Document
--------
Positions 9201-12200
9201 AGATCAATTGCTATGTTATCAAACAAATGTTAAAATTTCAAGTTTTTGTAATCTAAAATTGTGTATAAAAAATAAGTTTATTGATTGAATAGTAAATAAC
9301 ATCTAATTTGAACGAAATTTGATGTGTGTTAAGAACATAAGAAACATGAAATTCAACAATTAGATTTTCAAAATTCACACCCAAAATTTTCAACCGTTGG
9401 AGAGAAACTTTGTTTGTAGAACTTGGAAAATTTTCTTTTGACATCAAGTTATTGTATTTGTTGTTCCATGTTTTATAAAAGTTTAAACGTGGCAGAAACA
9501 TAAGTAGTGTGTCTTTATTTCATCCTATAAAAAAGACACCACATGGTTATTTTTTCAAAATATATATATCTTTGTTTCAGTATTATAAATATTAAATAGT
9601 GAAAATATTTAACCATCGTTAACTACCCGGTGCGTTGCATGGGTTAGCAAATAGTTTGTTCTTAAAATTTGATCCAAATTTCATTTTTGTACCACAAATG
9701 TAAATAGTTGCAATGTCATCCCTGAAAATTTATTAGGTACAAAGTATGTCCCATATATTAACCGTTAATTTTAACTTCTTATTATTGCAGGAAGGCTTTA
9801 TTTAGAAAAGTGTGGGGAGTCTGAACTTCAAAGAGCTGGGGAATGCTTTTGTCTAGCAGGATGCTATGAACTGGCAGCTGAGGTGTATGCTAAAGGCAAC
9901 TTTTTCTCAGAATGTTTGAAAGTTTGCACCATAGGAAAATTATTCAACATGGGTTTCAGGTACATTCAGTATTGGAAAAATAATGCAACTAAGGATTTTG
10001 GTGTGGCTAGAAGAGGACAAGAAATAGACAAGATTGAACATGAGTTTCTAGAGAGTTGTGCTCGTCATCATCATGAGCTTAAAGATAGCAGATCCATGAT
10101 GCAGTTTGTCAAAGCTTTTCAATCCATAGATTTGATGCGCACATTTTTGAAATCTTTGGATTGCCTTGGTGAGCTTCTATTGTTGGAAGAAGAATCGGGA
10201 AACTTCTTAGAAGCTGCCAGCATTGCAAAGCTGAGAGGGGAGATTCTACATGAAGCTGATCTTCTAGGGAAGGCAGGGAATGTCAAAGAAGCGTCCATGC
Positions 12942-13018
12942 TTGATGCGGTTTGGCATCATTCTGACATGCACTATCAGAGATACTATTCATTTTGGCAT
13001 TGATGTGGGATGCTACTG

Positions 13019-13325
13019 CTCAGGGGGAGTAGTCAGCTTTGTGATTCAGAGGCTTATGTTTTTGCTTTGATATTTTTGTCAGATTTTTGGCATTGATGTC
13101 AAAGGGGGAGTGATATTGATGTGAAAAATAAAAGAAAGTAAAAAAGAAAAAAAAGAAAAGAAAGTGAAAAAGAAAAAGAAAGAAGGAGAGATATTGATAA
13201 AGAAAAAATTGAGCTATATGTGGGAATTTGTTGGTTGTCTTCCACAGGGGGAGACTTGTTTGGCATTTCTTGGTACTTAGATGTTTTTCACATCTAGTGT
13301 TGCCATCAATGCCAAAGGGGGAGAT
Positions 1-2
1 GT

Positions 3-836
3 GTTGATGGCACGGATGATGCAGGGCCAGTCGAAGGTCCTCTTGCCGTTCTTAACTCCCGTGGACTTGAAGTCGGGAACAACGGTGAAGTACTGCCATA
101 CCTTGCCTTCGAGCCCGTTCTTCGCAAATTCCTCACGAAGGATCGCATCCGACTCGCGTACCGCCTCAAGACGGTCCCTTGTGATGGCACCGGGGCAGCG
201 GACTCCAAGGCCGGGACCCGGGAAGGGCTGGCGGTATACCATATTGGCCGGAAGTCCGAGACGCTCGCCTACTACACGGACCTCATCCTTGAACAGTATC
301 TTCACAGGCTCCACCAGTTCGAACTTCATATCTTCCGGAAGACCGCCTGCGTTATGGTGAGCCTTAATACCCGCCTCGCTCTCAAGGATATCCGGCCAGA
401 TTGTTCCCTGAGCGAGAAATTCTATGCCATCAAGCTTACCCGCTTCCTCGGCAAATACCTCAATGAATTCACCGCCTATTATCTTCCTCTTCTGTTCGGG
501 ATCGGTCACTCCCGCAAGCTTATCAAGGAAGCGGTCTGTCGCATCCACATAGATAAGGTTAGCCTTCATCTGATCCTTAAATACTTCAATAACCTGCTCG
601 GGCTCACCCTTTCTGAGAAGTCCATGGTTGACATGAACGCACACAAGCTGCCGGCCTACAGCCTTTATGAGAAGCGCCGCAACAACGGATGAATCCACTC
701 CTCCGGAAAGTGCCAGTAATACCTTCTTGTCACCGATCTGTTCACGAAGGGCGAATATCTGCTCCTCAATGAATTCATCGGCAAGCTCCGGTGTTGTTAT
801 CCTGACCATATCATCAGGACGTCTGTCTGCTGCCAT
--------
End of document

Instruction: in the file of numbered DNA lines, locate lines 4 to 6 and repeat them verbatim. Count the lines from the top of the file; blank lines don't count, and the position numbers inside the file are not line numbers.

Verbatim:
9401 AGAGAAACTTTGTTTGTAGAACTTGGAAAATTTTCTTTTGACATCAAGTTATTGTATTTGTTGTTCCATGTTTTATAAAAGTTTAAACGTGGCAGAAACA
9501 TAAGTAGTGTGTCTTTATTTCATCCTATAAAAAAGACACCACATGGTTATTTTTTCAAAATATATATATCTTTGTTTCAGTATTATAAATATTAAATAGT
9601 GAAAATATTTAACCATCGTTAACTACCCGGTGCGTTGCATGGGTTAGCAAATAGTTTGTTCTTAAAATTTGATCCAAATTTCATTTTTGTACCACAAATG